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GRAMOPHONE (03/2013)
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Reviewer: David Vickers

Vivaldi took over management of opera at Venice’s Teatro S Angelo and put on a production of Giovanni Alberto Ristori’s Orlando furioso. He also initiated a revival on December 1, 1714, and for many years it was assumed that only minimal alterations were made to Ristori’s music; but recently musicologists have scrutinised the sole surviving manuscript (now in Turin) more closely. Extensive revisions indicate that Vivaldi systematically replaced Ristori’s arias, even during the 1713 run of performances, and by the time of the 1714 revival the music seems to have been almost entirely rewritten by Vivaldi. This recording presents not so much a rediscovery (as it might be inaccurately hyped) but a reconsideration of authorship.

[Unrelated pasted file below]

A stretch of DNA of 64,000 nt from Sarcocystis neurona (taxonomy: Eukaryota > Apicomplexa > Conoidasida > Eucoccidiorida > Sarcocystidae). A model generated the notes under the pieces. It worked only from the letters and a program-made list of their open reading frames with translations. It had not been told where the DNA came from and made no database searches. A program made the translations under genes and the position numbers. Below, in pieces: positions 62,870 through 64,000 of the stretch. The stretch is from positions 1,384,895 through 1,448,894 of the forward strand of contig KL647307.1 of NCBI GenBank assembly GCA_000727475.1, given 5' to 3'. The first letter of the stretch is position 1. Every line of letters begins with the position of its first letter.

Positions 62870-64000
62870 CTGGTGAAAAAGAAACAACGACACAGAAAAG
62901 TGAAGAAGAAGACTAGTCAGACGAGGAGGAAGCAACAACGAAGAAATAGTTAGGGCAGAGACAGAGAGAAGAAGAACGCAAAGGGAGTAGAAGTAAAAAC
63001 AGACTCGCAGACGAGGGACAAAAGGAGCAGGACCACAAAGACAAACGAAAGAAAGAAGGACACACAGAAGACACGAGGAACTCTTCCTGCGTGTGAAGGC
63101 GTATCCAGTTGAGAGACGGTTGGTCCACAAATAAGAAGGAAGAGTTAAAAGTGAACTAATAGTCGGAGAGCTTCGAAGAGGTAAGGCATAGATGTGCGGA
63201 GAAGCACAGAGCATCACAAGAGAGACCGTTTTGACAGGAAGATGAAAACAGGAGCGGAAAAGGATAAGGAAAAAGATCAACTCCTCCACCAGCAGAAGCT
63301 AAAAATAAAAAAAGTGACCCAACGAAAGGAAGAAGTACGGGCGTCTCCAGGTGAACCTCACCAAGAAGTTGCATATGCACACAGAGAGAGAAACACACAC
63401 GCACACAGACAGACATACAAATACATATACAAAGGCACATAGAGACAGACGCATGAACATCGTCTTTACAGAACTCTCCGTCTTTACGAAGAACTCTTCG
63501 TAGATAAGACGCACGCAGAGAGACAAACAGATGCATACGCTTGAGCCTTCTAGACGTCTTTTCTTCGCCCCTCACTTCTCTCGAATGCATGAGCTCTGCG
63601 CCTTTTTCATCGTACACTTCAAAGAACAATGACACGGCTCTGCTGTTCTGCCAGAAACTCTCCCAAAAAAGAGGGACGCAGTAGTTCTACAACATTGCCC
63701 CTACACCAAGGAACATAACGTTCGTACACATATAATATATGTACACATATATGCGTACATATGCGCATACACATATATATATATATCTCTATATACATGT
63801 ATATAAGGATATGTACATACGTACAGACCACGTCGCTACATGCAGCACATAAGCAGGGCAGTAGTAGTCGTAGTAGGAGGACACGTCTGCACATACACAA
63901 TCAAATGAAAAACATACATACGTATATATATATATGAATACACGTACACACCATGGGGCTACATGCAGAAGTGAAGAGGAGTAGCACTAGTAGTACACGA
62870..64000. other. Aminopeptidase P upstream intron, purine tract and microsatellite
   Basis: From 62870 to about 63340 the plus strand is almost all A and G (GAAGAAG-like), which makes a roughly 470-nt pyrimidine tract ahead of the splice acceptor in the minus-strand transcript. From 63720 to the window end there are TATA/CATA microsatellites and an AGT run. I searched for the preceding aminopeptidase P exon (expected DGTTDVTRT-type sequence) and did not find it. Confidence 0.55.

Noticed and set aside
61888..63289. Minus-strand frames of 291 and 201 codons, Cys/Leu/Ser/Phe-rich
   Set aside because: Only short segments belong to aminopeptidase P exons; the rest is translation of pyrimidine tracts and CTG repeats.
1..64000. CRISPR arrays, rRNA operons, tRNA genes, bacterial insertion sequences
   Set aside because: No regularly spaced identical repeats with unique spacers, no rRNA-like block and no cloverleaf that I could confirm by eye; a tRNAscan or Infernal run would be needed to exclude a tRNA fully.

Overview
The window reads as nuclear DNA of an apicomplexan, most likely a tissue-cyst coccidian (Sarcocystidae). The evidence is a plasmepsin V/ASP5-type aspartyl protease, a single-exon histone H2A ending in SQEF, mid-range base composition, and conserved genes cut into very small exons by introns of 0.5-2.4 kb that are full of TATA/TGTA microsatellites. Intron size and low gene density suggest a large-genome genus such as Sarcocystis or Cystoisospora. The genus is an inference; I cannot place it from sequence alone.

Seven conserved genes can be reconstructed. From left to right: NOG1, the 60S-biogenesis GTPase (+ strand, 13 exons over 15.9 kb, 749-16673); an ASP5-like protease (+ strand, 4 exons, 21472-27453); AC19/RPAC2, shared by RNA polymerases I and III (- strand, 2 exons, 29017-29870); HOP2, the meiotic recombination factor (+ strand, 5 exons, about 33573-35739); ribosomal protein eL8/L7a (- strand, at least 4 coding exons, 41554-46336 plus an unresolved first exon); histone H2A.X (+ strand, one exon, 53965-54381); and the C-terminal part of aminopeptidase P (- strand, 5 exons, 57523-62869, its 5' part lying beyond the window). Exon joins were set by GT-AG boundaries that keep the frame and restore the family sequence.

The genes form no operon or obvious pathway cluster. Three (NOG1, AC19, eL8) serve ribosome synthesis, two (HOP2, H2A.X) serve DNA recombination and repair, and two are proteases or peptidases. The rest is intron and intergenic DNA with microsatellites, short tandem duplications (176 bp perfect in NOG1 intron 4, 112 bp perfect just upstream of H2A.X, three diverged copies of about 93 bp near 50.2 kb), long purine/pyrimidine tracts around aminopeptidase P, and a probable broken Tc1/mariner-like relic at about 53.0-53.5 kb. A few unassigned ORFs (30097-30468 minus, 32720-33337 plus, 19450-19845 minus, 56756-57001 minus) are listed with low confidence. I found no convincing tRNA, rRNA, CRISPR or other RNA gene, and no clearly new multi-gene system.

Federico Maria Sardelli’s meticulously detailed booklet-note explains that the Turin manuscript lacks Act 3 and also has a number of arias missing or without important parts: ‘Not wanting to burden the world with new pasticcios, I rejected out of hand the idea of reconstructing the missing third act. However, I did set out to tackle the problematic status of the incomplete arias.’ Hence this recording presents Sardelli’s editorial completion, assisted by Frédéric Delaméa, of the existing material for only Acts 1 and 2. Consequently, Modo Antiquo’s spirited performance cannot be experienced as a coherent dramatic whole, but it is to the credit of the performers that they strive for dramatic conviction. The devious Alcina is sung expertly by Romina Basso and Teodora Gheorghiu’s Angelica suitably protests far too much in her deception of Orlando (‘Tu sei degli occhi miei’). Three seemingly intact scenes are highlights: Astolfo, restored to human form when freed from Alcina’s curse, warns Ruggiero to flee from the sorceress in ‘Ah, fuggi rapido’ (sung vibrantly by Roberta Mameli); after Ruggiero is cured by the steadfast Bradamante, his remorse is tenderly expressed by David DQ Lee in the intimate continuo aria ‘Piangerò’ (featuring lyrical cello obbligato); Act 2 ends effectively with Orlando venting his heartbreak and rage upon discovering Angelica’s marriage to Medoro (Riccardo Novaro’s resonant bass ideally invites pathos). Sardelli’s conscientious experiment opens up an intriguing new perspective into Vivaldi’s encounter with a story to which he would return in 1727 for his famous masterpiece.

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